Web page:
The evidence produced at hearings held at Logan and Charleston in 1947 and 1948 is brief and consists of a statement of the earnings of the claimant from his regular employment from June 1, 1946, when he resumed his former work, to June 24, 1947; a stipulation of facts agreed to by the representative of the claimant and the attorney for the employer; and the testimony of a doctor who examined but did not treat the claimant. The statement shows that the claimant worked regularly upon his return to the same employment after his injury, that he earned $4,538.46 during the period June 1, 1946, to June 24, 1947, or $4,192.92 for one year's work from June 1, 1946, and indicates that his earning capacity had not been impaired during that time. The stipulation constituted proof that the record of work and earnings by the claimant represented his share of the labor performed by a group of four or five men in loading coal at the mine where he worked as a member of the group; that, because of his injury, the other men with whom he worked performed most of the hard labor; that he is unable to drag rails or do any heavy work, but that he does shovel coal when he is on his knees. The testimony of *793 the doctor was that the claimant, as a result of the injury, had lost the ability to engage in the sexual act but there was no disability with respect to his capacity to work and earn a living. On cross-examination the doctor did not give any positive answer relative to the effect of the injury upon the mental attitude of the claimant. To the only question asked on that subject: "Doctor, does an injury such as he suffered causing such a result as you find have any effect upon his mental attitude?", the doctor replied: "That is a hard question to answer correctly. Some men it may, others it may not."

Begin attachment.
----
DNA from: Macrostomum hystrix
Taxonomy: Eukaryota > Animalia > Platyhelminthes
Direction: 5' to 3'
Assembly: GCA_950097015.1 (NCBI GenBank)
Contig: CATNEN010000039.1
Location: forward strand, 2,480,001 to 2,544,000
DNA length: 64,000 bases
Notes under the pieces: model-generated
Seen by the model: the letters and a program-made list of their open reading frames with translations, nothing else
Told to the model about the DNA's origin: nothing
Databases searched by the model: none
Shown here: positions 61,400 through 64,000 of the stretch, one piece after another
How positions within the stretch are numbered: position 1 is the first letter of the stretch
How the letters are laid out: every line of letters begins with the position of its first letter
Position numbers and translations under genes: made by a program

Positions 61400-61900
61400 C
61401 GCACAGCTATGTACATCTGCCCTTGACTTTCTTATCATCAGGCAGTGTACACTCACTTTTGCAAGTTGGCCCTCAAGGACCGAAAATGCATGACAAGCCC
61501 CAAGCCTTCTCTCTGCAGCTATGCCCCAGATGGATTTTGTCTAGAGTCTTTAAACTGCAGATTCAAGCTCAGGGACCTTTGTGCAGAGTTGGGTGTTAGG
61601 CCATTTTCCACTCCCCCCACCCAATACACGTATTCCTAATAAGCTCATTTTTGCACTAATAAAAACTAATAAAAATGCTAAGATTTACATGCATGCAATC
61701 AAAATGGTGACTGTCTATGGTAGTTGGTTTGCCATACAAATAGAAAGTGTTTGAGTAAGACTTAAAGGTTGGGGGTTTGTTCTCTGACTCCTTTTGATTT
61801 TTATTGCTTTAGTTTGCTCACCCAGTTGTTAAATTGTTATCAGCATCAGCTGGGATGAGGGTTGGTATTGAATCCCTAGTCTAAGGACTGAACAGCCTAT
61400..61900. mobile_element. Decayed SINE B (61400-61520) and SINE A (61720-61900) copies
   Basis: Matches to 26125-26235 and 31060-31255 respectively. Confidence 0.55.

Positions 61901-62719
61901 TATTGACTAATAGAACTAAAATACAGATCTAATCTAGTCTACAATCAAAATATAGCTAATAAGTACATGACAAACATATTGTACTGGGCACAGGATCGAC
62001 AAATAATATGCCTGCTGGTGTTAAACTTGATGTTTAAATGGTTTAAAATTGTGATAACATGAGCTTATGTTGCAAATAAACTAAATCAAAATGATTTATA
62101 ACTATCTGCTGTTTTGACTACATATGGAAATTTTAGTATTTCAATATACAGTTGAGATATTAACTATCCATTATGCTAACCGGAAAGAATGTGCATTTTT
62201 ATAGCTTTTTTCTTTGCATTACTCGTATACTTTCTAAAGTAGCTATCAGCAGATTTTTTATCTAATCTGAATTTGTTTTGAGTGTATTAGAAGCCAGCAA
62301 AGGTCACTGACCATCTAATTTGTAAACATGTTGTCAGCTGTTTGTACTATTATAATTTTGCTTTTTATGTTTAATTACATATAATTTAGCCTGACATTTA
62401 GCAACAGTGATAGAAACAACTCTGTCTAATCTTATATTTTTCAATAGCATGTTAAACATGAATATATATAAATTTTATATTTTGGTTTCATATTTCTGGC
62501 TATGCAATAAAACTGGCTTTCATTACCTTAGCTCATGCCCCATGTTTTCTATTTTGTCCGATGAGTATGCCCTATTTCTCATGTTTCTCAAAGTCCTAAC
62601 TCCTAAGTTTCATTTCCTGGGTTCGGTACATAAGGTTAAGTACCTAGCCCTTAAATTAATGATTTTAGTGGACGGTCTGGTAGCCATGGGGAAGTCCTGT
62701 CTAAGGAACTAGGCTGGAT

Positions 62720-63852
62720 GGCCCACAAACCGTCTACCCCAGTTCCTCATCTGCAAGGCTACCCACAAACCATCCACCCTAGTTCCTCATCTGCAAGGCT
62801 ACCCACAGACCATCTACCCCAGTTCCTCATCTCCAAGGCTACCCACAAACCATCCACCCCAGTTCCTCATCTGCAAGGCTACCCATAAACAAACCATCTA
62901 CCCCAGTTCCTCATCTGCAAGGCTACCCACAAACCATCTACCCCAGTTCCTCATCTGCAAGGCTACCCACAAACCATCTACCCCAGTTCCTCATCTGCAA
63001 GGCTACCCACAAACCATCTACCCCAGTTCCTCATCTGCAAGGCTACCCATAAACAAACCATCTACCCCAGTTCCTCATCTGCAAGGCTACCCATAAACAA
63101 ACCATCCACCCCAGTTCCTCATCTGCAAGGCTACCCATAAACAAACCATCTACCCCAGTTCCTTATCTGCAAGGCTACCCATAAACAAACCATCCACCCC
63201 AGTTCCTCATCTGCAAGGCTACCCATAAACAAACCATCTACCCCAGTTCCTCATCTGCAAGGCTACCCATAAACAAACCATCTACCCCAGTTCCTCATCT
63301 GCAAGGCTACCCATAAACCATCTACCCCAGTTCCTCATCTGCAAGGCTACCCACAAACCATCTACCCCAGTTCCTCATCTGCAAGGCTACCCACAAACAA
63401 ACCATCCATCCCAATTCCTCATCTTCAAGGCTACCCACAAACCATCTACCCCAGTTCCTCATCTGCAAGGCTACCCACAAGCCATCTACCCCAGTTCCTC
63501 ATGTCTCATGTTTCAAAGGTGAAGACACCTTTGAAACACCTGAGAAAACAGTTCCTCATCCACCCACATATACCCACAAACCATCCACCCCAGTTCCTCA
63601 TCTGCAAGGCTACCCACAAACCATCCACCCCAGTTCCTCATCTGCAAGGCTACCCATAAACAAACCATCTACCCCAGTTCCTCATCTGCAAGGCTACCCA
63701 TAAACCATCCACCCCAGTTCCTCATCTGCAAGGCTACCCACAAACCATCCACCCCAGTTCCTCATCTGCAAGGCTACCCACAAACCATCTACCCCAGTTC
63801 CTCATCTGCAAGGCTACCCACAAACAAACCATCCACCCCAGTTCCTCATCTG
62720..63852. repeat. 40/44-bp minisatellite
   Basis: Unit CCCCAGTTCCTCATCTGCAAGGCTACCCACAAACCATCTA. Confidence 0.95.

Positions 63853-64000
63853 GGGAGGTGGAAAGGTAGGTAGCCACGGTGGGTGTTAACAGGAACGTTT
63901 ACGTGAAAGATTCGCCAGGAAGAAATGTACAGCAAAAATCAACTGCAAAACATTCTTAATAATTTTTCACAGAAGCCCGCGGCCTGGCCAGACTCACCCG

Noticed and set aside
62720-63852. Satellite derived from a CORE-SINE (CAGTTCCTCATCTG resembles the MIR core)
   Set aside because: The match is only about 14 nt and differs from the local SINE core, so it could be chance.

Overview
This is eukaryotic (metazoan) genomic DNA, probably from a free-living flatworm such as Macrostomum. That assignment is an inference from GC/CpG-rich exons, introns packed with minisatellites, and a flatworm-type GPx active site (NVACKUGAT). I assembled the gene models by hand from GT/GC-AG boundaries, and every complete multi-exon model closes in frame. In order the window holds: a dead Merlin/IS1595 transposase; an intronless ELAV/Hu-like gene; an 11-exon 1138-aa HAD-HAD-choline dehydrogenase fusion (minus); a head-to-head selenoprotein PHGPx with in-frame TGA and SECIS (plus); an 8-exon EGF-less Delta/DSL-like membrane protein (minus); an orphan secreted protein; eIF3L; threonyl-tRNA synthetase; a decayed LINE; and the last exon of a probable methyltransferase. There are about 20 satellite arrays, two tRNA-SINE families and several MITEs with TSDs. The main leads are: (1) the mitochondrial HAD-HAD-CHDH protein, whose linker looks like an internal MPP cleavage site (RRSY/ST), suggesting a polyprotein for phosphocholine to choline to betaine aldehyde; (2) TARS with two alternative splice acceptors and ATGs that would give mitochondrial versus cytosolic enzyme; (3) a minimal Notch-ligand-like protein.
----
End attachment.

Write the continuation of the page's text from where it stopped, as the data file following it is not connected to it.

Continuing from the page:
As grounds for reversal of the orders of the Workmen's Compensation Appeal Board and the State Compensation Commissioner awarding compensation to the claimant, the employer insists that the injury is not compensable but that if it is compensable the award of fifty per cent permanent partial disability is not supported by any evidence disclosed by the record.